Traditional textiles patterns of Hmong ethnic people in Sa Long commune, Muong Cha district, the northwestern province of Dien Bien, have been recognised as national intangible cultural heritage.
A group of Mong Hoa women embroil patterns on cloths. (Photo: VNA)
The local Hmong community, known as the Mong Hoa group, uses handicraft textiles’ motifs and patterns to represent their social life, culture, history and aspirations. They believe costume patterns help them communicate with deities to pray.
The patterns in cross, triangle or lozenge shapes, among others, are made by sewing cloths of different colours, by embroidery, or by encaustic painting.
Chang A Lu, Vice Chairman of the People’s Committee of Muong Cha district, said the recognition brought joy to a community that has been working to preserve its cultural identity.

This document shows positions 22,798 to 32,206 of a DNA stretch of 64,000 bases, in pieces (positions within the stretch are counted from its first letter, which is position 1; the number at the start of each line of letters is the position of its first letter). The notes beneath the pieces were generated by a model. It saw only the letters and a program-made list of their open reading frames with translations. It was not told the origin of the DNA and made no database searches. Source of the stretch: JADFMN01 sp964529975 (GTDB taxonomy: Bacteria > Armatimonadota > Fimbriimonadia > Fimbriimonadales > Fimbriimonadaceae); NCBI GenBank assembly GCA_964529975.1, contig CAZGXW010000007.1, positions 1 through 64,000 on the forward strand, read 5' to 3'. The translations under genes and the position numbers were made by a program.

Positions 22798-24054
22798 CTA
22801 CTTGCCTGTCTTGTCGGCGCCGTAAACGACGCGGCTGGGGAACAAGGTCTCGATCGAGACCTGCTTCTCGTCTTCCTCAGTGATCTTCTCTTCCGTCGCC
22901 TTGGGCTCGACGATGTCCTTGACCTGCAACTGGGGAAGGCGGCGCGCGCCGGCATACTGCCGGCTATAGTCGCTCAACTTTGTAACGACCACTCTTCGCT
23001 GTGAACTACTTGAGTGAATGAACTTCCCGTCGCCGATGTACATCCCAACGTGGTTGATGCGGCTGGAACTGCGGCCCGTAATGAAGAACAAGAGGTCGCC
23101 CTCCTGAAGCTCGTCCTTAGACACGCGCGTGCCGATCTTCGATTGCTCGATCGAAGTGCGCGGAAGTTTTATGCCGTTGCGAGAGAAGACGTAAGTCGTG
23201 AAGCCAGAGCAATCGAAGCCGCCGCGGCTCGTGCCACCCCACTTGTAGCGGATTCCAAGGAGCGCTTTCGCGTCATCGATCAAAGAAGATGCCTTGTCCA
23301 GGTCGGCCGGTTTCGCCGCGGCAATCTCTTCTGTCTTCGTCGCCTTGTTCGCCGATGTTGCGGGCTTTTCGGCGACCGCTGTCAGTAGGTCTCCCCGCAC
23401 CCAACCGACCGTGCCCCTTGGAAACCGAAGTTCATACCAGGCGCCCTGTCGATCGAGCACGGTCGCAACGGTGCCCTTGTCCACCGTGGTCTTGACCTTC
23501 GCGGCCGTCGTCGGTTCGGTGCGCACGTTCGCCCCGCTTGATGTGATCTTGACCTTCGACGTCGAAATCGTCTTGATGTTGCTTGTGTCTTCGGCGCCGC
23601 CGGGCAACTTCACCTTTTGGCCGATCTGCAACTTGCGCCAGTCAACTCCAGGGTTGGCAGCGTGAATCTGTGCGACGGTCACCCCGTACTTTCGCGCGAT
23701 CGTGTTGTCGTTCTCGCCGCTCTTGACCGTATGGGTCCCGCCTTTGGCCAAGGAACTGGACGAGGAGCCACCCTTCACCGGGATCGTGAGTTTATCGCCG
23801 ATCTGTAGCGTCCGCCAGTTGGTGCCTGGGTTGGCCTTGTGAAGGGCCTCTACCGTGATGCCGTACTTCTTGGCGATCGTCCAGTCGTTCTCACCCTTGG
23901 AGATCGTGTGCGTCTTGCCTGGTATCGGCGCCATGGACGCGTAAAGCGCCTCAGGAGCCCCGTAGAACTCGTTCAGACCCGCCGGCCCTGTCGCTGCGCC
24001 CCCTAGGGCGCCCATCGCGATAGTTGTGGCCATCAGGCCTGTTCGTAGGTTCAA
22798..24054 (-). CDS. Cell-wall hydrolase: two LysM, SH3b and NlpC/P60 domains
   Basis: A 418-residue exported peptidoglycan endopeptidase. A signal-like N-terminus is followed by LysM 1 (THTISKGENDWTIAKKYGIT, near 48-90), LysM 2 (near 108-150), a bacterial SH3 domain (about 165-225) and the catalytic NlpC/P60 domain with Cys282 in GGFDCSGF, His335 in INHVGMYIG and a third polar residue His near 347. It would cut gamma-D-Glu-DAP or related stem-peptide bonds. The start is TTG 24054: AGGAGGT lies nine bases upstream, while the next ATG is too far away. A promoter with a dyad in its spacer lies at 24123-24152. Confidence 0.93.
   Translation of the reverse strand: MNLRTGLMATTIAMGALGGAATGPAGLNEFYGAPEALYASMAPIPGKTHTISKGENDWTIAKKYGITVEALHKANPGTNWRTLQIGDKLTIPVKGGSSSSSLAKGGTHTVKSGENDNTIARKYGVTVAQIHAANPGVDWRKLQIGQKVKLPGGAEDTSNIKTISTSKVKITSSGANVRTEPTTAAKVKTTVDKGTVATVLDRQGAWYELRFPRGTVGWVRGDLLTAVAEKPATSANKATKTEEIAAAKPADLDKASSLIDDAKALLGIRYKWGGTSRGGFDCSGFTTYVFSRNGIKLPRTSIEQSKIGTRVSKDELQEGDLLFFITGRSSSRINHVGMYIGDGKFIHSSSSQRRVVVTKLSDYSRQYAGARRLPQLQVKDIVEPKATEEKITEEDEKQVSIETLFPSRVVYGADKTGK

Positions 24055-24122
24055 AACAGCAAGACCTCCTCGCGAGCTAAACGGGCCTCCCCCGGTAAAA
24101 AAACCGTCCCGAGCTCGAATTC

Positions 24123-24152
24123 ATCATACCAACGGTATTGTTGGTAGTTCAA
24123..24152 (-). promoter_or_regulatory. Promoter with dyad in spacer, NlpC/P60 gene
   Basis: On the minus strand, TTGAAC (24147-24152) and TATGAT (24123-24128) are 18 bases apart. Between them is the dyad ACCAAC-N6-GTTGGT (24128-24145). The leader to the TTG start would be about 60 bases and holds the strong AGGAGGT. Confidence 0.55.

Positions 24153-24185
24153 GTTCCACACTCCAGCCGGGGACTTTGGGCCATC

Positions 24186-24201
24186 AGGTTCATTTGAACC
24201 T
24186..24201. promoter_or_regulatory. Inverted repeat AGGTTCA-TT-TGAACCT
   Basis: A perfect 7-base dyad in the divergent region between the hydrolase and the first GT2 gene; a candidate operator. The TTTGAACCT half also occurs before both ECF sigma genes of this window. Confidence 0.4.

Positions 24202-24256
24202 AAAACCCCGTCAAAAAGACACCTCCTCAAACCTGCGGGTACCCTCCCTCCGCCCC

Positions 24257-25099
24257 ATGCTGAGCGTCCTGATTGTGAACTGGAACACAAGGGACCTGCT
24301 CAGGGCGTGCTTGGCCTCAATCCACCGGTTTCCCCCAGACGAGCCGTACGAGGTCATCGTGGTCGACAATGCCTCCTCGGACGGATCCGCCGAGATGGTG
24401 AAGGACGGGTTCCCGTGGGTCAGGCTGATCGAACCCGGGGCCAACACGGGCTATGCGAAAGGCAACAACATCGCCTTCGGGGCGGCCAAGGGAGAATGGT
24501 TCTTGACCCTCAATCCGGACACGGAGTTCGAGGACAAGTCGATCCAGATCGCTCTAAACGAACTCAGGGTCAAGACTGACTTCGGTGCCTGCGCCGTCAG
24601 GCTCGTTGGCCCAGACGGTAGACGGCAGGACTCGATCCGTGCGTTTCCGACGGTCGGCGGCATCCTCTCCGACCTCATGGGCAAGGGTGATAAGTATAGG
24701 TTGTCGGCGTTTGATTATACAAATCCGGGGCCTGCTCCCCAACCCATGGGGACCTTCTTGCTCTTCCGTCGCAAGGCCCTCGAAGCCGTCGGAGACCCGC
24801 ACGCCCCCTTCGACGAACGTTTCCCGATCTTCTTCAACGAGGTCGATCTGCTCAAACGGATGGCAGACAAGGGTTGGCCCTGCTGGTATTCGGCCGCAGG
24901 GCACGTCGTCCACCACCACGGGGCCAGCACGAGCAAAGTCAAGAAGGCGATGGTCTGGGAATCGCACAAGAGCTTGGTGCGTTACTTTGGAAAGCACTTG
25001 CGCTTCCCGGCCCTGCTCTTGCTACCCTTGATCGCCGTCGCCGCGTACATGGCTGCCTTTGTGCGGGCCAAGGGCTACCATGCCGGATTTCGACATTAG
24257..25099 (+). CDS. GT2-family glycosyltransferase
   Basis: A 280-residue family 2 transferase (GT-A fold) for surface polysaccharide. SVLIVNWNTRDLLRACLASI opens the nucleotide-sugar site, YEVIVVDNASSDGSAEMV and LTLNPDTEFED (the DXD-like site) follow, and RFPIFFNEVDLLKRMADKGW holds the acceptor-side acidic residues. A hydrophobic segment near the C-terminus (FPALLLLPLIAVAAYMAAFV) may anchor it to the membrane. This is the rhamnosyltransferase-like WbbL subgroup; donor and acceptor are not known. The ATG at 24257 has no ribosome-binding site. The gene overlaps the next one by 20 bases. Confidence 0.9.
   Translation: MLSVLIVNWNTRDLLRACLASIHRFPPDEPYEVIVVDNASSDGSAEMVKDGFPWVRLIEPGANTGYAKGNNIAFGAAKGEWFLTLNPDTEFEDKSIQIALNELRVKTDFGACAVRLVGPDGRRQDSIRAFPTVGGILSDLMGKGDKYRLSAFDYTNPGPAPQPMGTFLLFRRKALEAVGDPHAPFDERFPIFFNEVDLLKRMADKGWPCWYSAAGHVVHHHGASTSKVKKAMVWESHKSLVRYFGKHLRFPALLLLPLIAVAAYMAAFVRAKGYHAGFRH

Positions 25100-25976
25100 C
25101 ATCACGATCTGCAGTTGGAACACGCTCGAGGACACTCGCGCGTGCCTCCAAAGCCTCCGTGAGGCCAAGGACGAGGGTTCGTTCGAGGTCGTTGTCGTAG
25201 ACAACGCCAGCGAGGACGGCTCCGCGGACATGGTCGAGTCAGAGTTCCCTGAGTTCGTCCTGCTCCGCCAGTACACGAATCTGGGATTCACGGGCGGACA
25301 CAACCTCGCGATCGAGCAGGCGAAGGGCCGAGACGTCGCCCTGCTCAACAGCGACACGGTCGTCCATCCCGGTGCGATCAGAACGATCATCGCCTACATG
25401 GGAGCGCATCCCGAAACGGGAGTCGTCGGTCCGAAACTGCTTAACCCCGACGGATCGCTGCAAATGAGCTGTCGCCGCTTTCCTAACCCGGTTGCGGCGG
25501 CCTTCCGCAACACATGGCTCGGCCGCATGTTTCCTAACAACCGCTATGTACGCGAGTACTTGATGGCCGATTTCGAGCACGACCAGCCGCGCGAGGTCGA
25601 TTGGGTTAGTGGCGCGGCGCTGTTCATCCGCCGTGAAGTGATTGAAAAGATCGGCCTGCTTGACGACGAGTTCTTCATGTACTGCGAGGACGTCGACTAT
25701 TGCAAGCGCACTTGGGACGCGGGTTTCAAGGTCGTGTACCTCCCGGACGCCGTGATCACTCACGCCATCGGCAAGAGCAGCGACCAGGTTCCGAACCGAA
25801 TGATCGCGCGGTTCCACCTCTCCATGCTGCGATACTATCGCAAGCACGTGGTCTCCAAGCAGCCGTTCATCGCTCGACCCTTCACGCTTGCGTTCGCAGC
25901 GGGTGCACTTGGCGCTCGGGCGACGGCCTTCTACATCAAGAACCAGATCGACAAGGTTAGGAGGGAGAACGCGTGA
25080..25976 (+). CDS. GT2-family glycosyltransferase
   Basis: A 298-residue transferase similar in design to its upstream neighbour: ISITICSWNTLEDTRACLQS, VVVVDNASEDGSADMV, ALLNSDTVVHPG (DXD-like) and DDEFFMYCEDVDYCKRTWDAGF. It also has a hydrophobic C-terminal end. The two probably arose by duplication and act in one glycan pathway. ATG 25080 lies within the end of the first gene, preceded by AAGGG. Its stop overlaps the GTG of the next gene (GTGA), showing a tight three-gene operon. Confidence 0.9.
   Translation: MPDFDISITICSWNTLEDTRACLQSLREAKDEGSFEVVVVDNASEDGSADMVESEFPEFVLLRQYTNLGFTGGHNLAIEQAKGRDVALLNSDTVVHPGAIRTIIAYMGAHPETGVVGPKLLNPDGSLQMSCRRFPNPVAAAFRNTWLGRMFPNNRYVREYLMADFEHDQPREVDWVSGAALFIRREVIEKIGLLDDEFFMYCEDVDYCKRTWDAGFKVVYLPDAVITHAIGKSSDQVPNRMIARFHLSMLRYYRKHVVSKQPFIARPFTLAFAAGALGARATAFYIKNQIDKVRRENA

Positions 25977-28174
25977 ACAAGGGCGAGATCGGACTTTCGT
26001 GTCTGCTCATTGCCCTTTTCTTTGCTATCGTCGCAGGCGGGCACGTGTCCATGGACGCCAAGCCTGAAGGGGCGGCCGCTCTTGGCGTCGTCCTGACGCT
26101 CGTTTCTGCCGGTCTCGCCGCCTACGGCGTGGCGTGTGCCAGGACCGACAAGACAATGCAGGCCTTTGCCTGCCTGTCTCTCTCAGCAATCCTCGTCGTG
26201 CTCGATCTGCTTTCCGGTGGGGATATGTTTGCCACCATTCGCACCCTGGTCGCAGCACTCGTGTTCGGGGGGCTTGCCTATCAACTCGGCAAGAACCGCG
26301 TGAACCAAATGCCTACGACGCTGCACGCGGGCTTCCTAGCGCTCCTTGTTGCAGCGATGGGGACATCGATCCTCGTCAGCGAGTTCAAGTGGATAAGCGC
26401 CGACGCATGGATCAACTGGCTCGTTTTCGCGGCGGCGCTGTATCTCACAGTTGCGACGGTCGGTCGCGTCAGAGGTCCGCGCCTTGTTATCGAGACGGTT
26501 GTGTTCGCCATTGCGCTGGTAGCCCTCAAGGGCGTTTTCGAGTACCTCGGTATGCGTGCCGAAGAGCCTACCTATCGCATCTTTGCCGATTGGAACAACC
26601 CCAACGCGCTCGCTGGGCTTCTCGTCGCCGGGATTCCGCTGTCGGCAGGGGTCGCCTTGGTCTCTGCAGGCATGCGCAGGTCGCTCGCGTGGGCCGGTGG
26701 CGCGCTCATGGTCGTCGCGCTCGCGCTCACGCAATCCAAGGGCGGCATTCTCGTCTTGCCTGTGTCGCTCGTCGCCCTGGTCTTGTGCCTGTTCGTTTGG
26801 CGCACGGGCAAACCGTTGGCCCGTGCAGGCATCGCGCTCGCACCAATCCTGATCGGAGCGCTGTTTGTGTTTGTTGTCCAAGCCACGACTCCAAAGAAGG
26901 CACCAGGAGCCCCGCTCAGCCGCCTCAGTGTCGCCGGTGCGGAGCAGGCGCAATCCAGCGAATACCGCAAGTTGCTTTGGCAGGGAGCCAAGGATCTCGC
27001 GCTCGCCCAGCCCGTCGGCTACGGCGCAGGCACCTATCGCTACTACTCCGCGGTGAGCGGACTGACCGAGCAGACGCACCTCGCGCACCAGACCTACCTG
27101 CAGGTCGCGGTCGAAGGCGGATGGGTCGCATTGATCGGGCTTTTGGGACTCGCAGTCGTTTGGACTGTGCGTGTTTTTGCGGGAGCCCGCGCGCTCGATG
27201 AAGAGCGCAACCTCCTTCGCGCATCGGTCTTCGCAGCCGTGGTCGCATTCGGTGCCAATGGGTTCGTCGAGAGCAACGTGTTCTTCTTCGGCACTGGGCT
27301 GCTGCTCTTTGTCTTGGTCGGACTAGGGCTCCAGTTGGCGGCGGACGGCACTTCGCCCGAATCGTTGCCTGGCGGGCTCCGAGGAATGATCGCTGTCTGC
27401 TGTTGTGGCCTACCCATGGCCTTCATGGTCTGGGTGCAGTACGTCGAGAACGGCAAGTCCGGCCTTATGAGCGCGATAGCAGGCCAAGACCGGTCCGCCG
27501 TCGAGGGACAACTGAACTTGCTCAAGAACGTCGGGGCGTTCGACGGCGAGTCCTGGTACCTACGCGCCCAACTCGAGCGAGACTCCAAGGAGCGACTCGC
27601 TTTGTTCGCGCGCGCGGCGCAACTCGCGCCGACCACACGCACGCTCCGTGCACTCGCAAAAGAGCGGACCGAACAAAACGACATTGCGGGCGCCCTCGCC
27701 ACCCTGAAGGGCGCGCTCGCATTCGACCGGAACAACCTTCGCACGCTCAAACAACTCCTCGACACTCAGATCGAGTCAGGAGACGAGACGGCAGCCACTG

He noted it could help promote community-based tourism in the locality.
Dien Bien is now home to six national intangible cultural heritages.
The Hmong are the eighth largest minority group in Vietnam with a total population of about 600,000. They belong to the Sino-Tibetan language family and specifically the Hmong - Dao language group. They migrated from Southern China into North Vietnam over the last 250 to 300 years. They have mainly settled in the remote, mountainous areas of the North West , near the Lao and Chinese borders.
The Hmong minority group has been sub-pided into branches classified by women's costume, dialect, relationships and customs./.